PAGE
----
One of the medical applications hit during a ransomware attack on Advanced will not be back online until the end of this year at best – despite backups being available as recently as the day before the incident – the Managed Services Provider (MSP) has now revealed, saying it will need to “fully rebuild and reconfigure the Staffplan environment”, as documents seen by The Stack reveal the extent of potential risk for users.
Advanced revealed a ransomware attack on August 5 that took out seven different widely used healthcare applications it owns and hosts, including one, “Adastra” that is used by the NHS’s emergency 111 hotline.
Staffplan is used by over 79,000 care home workers and a hazard log spreadsheet for the software shows that the risks of server disruption include “medication doses missed”, “basic needs not met, such as nutrition and personal care”, “health needs not met, such as wound care and physical support” and “required number of carers not met” as nightmare service restoration efforts continue for the MSP in the wake of the incident.
Sources close to the company said the application was written in Delphi 5, a development tool for Windows released in 1999 and had not been “significantly” updated since it was written in 2009. It is likely to have a range of complex dependencies and libraries that require legacy versions of Windows to function.
Restoration of Adastra has been a priority and progressed faster, although not all customers are back online yet. The Staffplan rebuild delays were blamed by Advanced on September 13 on “additional complexities uncovered by our forensic experts [that mean] much of the hardware needed to rebuild Staffplan has had to remain under investigation for longer than we anticipated… so that when we rebuild the system in a new, clean environment, it is brought online in a secure state, and our customers can feel confident that it is safe…”
“We anticipate having a Staffplan Minimum Viable Product (i.e. File Servers, SQL, Backups and Citrix) operational by 30 September. Our aim is that subsequent phases, including mapping to our customers environments and returning Staffplan to full restoration will be completed by the end of 2022” it said, in a blow to service users.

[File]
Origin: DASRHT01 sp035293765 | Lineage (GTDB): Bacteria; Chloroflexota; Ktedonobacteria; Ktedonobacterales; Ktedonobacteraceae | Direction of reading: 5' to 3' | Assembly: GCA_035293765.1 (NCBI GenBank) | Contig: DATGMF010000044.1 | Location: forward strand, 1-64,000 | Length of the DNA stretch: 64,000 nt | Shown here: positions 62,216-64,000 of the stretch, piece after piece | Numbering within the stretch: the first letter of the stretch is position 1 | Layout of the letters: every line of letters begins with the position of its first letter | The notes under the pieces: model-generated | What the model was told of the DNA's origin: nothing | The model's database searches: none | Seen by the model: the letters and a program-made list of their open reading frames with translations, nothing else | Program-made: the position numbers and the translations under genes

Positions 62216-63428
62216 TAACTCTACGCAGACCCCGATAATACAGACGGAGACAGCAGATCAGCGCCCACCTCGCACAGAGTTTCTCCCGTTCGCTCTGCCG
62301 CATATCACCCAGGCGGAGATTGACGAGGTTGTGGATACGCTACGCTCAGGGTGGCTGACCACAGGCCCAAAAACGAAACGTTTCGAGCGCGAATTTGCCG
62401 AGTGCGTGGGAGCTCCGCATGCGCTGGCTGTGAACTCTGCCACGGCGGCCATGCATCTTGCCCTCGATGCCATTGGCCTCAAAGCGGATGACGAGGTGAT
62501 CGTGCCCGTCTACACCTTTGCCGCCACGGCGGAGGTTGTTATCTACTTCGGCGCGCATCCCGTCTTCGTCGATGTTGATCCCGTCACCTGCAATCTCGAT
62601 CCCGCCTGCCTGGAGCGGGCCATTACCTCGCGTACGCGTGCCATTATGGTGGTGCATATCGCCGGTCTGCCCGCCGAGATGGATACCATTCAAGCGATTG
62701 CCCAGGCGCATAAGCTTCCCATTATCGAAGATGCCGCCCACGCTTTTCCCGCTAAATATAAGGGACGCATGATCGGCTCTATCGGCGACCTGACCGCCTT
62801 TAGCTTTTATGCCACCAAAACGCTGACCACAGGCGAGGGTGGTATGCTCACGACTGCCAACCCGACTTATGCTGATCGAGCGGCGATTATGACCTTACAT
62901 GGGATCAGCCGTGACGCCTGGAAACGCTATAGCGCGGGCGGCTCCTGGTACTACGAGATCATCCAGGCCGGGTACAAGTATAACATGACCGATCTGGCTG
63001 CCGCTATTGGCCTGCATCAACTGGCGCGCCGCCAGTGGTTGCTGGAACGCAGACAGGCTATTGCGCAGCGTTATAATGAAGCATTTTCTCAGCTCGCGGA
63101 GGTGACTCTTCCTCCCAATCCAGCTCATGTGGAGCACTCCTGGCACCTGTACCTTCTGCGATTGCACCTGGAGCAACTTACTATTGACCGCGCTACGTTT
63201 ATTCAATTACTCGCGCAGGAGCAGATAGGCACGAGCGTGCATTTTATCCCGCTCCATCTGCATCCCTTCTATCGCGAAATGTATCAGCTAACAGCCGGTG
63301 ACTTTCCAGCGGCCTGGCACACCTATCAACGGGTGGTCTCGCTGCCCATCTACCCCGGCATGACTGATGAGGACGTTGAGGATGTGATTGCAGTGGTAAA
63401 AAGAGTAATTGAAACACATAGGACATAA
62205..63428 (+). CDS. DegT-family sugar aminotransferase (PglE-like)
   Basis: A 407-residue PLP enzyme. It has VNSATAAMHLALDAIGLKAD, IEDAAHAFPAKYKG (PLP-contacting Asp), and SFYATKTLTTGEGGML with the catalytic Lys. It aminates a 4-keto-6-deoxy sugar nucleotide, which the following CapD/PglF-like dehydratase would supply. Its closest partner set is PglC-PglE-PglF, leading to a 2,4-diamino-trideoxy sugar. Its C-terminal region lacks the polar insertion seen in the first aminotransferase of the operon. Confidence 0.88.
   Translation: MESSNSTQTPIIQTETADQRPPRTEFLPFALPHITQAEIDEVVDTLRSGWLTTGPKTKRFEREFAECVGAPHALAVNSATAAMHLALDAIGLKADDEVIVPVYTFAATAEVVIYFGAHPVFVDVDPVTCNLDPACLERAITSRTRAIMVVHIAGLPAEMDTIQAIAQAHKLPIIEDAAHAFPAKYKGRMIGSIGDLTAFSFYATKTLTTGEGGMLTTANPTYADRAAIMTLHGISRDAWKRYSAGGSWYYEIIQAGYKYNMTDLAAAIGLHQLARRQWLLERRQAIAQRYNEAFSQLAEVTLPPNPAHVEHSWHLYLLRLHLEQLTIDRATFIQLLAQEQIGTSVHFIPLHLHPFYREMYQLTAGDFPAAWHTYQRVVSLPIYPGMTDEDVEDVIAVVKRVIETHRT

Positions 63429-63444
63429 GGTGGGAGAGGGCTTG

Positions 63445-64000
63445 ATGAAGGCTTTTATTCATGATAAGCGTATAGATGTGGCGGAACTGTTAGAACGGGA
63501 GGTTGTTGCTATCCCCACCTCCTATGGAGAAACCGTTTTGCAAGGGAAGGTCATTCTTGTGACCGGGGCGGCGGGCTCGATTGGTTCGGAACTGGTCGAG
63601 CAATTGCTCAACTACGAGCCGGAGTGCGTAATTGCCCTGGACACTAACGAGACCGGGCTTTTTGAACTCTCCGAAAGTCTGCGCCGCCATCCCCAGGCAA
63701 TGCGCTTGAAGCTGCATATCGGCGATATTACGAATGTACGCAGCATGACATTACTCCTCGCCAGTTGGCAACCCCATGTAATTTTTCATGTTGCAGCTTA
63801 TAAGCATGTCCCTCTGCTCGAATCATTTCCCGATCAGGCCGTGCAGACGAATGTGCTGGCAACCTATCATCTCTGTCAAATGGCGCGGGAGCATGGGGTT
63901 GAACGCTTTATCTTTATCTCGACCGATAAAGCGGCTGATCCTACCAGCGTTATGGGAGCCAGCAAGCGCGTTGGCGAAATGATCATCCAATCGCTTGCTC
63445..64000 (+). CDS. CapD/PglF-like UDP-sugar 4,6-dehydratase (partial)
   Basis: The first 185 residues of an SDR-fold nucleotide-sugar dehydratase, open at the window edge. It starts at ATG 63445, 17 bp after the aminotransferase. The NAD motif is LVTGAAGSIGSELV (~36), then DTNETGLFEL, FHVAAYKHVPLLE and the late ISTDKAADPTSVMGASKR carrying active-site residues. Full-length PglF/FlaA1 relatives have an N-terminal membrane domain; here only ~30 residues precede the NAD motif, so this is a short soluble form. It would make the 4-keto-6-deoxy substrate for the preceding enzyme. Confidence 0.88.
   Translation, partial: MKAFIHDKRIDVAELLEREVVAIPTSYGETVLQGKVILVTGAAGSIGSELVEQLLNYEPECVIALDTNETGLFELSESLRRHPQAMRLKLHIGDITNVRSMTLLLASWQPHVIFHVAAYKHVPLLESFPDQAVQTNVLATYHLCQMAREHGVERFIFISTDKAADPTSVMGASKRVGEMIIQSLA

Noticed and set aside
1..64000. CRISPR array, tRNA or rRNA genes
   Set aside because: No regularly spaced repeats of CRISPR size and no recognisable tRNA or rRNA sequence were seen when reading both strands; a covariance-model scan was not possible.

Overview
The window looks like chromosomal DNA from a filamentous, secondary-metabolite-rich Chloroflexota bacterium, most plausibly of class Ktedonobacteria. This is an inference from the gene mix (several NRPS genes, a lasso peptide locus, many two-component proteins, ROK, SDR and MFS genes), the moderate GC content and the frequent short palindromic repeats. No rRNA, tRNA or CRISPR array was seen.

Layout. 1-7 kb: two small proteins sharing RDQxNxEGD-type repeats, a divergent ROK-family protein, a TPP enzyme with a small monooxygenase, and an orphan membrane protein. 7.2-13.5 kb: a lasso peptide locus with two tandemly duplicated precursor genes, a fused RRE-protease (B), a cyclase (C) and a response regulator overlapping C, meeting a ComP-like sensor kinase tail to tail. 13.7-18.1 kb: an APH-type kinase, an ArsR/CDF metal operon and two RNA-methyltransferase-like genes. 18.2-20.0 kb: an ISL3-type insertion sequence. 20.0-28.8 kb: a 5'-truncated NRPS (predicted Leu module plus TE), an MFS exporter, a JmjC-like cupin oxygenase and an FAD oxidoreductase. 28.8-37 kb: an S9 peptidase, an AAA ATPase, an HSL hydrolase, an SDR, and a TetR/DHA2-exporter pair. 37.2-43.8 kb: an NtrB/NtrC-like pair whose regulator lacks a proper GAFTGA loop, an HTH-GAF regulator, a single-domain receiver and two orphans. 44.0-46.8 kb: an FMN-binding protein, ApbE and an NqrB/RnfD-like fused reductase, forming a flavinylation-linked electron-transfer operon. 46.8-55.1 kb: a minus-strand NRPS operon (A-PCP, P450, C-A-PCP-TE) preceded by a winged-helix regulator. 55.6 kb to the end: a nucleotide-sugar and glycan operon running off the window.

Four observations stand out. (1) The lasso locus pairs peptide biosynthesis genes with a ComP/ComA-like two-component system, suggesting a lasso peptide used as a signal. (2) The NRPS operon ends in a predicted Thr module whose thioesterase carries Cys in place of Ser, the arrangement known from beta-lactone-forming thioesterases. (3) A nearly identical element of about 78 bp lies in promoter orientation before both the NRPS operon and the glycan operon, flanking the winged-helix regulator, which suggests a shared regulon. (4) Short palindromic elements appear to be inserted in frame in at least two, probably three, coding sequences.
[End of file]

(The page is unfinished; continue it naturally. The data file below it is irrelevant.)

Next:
It had earlier suggested that contingency plans would only be in place for four weeks.
That means a rebuild lasting over five months, despite the September 13 update confirming that “data is available up to the date of our last backup on 3 August – the day before the cyber-attack occurred.”
Commercial documents on Advanced’s approach to resilience reveal StaffPlan data was “synchronously replicated between the two [active/active data centres] using Microsoft and web technologies including Hyper-V Server virtualisation and SQL Availability Groups” to provide “operational continuity in the unlikely event of a partial or complete failure of either centre. Communication lines between the data centres, N3 and the Internet are resilient, with diverse points of presence [and] backed-up weekly using Dell DR4100 Disk Backup Appliances among other safeguards” an earlier G-Cloud (government procurement) document showed.
Independent researcher Rob Dyke told The Stack that he understood the application in question was written in the ageing Delphi 5 language. (We could not immediately confirm this.)
Recent documentation seen by The Stack suggests that it only removed a dependency on the legacy and now discontinued Microsoft Silverlight application framework earlier this year as well (“This release completes work begun in version 21.1, on the modernisation of the Exchange platform. It removes the Microsoft Silverlight dependency, which has reached end-of-life” the February 2022-dated documents show.)
He said: “If you’ve got a Delphi 5, you need runtimes that will only work on certain versions of Windows, that you can only then work on certain versions of virtualization. So it could well be that we’re looking at quite an old bug in the hypervisor, or in a VPN gateway or Citrix gateway, that was the ingress for the attack. Maybe they don’t have the skills or the capacity to be able to rebuild so much so quickly.”
Dyke, who has worked in the medical software environment, added: “I think that they have under-invested in it, under-documented it, and probably been frustrated by the age of the application…”
Security expert James Bore added: “The timeline looks to me like serious, fundamental flaws in their security regime that’ll mean if they stand things straight back up they’ll immediately be vulnerable again. Four months is a tight deadline to rearchitect a system securely and rebuild your entire security governance program…”
Information security specialist, Jessica Tubbs, added to The Stack, whilst emphasising that her comments were speculative without further details: “[It sounds like they need to] plan, design, build, and deploy an entirely new infrastructure which would likely be incompatible with the backups created by the compromised infrastructure, so they would also have to plan, design, and implement a data migration and conversion for restoration. then there would be testing and validating before… [returning to] full production status.”
Advanced has declined to comment in further detail on the breach beyond its regular updates on each application, saying it is waiting for the outcome of an investigation by the Information Commissioner’s Office.